on the bottom step. All haughtiness had left him now.

In a little while he came back. He found me reading. He lighted his pipe
and pretended to read too. I shall never forget that my book was Anne
Judge, Spinster, while his was a volume of Blackwood. Every five
minutes his pipe went out, and sometimes the book lay neglected on his
knee as he stared at the fire. Then he would go out for five minutes and
come back again. It was late now, and I felt that I should like to go to
my bedroom and lock myself in. That, however, would have been selfish;
so we sat on defiantly. At last he started from his chair as some one
knocked at the door. I heard several people talking, and then loud above
their voices a younger one.

When I came to myself, the first thing I thought was that they would ask
me to hold it. Then I remembered, with another sinking at the heart,
that they might want to call it after me. These, of course, were selfish
reflections; but my position was a trying one. The question was, what
was the proper thing for me to do? I told myself that my brother might
come back at any moment, and all I thought of after that was what I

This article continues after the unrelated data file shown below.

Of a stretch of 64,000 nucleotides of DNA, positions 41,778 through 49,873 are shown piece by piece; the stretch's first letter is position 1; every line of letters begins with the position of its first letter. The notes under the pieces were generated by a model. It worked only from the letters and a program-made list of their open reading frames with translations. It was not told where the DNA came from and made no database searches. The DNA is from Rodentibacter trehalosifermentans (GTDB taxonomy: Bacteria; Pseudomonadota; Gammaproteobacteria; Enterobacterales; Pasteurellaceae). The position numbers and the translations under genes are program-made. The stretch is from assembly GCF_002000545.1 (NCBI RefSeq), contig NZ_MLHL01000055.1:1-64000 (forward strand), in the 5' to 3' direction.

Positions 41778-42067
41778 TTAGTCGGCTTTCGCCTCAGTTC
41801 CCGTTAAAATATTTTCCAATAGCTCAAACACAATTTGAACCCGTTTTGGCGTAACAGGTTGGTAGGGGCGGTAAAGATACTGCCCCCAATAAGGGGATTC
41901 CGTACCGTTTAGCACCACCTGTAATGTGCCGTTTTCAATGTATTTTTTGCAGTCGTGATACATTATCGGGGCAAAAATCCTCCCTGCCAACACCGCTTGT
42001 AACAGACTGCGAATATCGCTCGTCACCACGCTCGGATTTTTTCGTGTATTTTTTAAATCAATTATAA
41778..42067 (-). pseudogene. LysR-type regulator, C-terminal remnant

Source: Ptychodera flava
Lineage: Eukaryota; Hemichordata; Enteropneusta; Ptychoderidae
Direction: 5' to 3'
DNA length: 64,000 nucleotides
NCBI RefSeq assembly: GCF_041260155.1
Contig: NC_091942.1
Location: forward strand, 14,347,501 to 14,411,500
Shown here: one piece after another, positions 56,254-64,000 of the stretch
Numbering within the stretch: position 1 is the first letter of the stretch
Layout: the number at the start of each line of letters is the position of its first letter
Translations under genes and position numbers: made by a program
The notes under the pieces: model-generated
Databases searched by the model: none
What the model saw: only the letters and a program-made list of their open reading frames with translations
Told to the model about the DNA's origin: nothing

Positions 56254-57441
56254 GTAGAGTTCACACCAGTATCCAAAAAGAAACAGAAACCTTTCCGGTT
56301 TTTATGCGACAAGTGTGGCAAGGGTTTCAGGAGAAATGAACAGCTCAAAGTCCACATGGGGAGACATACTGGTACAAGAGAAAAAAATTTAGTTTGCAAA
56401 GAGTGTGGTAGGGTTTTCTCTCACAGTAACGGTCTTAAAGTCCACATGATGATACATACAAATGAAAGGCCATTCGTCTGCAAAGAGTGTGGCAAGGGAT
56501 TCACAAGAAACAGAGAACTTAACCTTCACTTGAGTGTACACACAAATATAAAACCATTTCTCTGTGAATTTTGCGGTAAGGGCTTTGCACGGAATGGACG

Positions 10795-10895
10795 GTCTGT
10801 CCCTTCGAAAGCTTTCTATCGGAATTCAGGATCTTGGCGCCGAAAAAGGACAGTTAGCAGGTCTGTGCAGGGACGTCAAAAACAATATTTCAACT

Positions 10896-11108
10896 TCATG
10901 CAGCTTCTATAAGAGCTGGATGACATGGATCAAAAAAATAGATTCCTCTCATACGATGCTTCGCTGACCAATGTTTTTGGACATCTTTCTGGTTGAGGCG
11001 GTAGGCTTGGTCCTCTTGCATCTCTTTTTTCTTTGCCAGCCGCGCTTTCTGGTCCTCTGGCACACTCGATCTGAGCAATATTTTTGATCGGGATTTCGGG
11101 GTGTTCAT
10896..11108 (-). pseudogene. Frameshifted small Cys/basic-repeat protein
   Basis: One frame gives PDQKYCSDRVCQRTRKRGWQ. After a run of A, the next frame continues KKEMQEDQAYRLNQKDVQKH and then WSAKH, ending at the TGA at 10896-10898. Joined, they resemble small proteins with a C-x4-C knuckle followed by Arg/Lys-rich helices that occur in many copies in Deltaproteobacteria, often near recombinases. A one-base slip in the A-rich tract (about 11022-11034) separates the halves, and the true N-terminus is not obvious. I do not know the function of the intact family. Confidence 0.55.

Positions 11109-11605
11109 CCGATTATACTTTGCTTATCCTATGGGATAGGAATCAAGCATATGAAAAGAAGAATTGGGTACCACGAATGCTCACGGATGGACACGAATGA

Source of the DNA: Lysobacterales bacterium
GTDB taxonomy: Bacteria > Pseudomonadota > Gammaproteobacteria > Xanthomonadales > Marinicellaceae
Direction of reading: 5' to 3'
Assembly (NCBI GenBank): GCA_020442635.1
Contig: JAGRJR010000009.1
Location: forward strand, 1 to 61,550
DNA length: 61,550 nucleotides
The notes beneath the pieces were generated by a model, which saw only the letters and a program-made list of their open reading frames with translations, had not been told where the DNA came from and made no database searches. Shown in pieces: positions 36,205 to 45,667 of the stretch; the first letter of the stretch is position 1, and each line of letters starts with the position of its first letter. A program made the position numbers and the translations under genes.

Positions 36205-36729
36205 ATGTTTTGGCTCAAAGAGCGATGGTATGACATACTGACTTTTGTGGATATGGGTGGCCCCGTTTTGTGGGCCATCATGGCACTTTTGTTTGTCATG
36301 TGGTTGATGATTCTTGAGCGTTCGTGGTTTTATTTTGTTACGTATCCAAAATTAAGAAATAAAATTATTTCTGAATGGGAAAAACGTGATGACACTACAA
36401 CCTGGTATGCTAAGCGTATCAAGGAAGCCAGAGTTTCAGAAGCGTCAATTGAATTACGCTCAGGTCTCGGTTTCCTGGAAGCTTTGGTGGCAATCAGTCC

should say to him. I had an idea that I ought to congratulate him, but
it seemed a brutal thing to do. I had not made up my mind when I heard
him coming down. He was laughing and joking in what seemed to me a
flippant kind of way, considering the circumstances. When his hand
touched the door I snatched at my book and read as hard as I could. He
was swaggering a little as he entered, but the swagger went out of him
as soon as his eye fell on me. I fancy he had come down to tell me,
and now he did not know how to begin. He walked up and down the room
restlessly, looking at me as he walked the one way, while I looked at
him as he walked the other way. At length he sat down again and took up
his book. He did not try to smoke. The silence was something terrible;
nothing was to be heard but an occasional cinder falling from the grate.
This lasted, I should say, for twenty minutes, and then he closed his
book and flung it on the table. I saw that the game was up, and closed
Anne Judge, Spinster. Then he said, with affected jocularity: Well,
young man, do you know that you are an uncle? There was silence again,
for I was still trying to think out some appropriate remark. After a
time I said, in a weak voice. Boy or girl? Girl, he answered. Then
I thought hard again, and all at once remembered something. Both doing
well? I whispered. Yes, he said sternly. I felt that something great
was expected of me, but I could not jump up and wring his hand. I was an
uncle. I stretched out my arm toward the cigar-box, and firmly lighted
my first cigar.

Next: The Arcadia Mixture

Previous: Matrimony And Smoking Compared

Add to Add to Reddit Add to Digg Add to Add to Google Add to Twitter Add to Stumble Upon
Add to Informational Site Network

Viewed 4286